Rep. Paul N. (Pete) McCloskey Jr. (R-Calif.) said yesterday he had "no apology" for promoting a statement by the Palestine Liberation Organization as recognizing Israel's right to exist, and maintained that the statement represented a "significant breakthrough."

Back from a controversial congressional fact-finding trip to the Middle East, McCloskey told a news conference that "there was no question that PLO Chairman Yasser Arafat wanted to convey a signal that he was ready to recognize Israel's right to exist."

McCloskey denied that Arafat had used him in a publicity ploy when the PLO leader signed a handwritten statement accepting "all U.N. resolutions relevant to the Palestinian question," after meeting with the congressional delegation July 25.

"If we were used in any way it was because the press reacted so strongly" and pressured him for a report immediately on emerging from the meeting with Arafat, McCloskey complained.

The Reagan administration later said the statement failed to recognize Israel's right to exist "in a clear and unequivocal way," and therefore didn't meet U.S. conditions for dealing with the PLO.

"In every Arab heart there is the inexorable conviction" that the Israeli invasion would not be happening "without the consent and indeed the approval of the United States," McCloskey said. "We pay the price of that hatred growing in a substantial part of the world."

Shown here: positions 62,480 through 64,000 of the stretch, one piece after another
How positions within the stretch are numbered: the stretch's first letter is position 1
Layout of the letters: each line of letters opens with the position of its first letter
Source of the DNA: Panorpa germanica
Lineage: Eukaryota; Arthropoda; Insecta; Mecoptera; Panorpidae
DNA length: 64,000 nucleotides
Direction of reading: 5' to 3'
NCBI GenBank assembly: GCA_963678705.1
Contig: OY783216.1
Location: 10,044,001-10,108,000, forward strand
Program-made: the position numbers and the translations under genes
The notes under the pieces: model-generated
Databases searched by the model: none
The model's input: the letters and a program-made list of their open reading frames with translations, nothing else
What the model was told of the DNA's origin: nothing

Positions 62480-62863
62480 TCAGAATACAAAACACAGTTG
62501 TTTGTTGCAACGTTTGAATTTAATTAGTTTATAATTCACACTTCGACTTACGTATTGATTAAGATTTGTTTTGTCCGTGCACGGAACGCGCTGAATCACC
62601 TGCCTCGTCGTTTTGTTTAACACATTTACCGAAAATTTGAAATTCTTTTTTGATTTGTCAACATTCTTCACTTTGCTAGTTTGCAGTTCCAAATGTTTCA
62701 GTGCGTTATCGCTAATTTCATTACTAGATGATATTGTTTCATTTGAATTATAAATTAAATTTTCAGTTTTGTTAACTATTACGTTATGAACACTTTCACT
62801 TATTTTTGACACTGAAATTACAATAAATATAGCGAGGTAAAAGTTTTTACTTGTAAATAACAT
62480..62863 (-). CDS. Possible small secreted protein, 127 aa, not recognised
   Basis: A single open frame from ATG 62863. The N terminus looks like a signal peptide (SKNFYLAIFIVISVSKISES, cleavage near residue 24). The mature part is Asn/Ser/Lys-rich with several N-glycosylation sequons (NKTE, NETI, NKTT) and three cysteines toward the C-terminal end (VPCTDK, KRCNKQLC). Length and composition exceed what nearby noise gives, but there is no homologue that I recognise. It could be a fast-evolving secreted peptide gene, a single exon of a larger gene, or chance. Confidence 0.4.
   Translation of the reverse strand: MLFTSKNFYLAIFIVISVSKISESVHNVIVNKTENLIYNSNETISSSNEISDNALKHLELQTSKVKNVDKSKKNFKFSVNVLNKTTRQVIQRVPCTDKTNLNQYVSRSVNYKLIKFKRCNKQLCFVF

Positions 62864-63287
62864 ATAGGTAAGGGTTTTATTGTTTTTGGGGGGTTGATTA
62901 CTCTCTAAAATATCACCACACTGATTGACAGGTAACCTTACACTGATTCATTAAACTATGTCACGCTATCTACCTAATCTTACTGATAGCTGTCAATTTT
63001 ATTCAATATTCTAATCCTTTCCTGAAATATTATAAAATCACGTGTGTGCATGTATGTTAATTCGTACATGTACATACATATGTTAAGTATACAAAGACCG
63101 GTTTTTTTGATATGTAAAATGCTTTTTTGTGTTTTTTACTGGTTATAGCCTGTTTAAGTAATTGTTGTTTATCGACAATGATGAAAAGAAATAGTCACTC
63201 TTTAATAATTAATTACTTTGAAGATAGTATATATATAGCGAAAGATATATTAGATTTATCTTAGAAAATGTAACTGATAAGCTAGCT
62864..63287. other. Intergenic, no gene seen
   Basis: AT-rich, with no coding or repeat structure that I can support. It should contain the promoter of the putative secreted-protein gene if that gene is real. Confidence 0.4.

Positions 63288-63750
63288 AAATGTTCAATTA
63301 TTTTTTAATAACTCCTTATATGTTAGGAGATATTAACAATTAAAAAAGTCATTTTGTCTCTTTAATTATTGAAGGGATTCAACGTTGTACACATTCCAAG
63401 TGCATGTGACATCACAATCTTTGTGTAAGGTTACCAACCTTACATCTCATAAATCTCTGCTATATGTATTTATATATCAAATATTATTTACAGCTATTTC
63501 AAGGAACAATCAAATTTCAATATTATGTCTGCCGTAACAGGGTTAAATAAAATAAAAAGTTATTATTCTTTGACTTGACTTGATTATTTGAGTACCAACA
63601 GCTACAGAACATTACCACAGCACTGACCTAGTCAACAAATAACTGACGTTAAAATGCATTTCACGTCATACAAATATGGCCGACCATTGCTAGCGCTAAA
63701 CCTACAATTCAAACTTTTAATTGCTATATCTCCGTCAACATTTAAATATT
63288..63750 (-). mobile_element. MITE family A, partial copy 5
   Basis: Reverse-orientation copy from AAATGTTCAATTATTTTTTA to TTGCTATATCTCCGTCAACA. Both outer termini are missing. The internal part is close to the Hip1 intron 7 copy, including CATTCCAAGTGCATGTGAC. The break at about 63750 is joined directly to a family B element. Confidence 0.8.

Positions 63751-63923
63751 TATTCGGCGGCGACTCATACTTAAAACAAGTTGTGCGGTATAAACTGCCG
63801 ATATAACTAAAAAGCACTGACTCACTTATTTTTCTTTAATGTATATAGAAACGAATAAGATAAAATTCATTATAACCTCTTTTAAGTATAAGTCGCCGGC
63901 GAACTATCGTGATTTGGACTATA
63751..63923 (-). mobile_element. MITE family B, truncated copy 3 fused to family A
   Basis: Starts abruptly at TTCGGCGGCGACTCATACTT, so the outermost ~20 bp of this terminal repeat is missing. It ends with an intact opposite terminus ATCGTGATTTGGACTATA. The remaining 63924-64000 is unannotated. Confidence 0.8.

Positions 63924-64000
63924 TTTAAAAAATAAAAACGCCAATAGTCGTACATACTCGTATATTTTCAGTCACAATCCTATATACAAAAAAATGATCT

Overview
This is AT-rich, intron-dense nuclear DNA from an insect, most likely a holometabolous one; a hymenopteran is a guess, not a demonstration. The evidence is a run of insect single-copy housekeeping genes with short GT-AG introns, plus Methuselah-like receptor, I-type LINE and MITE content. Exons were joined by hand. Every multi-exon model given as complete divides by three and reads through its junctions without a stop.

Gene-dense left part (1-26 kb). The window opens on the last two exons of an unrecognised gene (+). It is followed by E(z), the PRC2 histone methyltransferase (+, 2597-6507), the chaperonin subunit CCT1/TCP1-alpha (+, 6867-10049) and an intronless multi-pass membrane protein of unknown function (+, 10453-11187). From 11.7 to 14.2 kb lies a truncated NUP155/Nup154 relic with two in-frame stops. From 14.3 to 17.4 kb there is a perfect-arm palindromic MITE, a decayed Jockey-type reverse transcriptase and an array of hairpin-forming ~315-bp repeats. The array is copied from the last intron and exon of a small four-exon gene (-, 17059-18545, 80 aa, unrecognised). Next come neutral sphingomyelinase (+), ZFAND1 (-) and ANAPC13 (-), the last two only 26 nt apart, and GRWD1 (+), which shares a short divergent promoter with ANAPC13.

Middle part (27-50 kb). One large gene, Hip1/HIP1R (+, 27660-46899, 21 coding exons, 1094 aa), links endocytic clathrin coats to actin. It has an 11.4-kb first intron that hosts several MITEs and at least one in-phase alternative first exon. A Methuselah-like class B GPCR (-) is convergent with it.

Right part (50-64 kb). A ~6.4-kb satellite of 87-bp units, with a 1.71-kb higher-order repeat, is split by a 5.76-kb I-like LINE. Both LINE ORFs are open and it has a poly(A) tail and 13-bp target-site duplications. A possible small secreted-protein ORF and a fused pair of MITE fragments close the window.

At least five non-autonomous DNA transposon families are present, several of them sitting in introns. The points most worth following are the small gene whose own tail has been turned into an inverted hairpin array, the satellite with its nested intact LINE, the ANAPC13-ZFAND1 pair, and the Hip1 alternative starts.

He said that Egyptian President Hosni Mubarak had warned the group that, unless the United States supported the creation of a separate Palestinian state, "you are going to need armored divisions to protect your embassies in this part of the world."

McCloskey said that both Mubarak and Saudi Arabian King Fahd had also cautioned that the Soviet Union would benefit from U.S. policies in the Middle East.

McCloskey and two other members of the delegation, Reps. Nick J. Rahall (D-W.Va.) and Mary Rose Oakar (D-Ohio), called on the United States to work for an independent Palestinian state.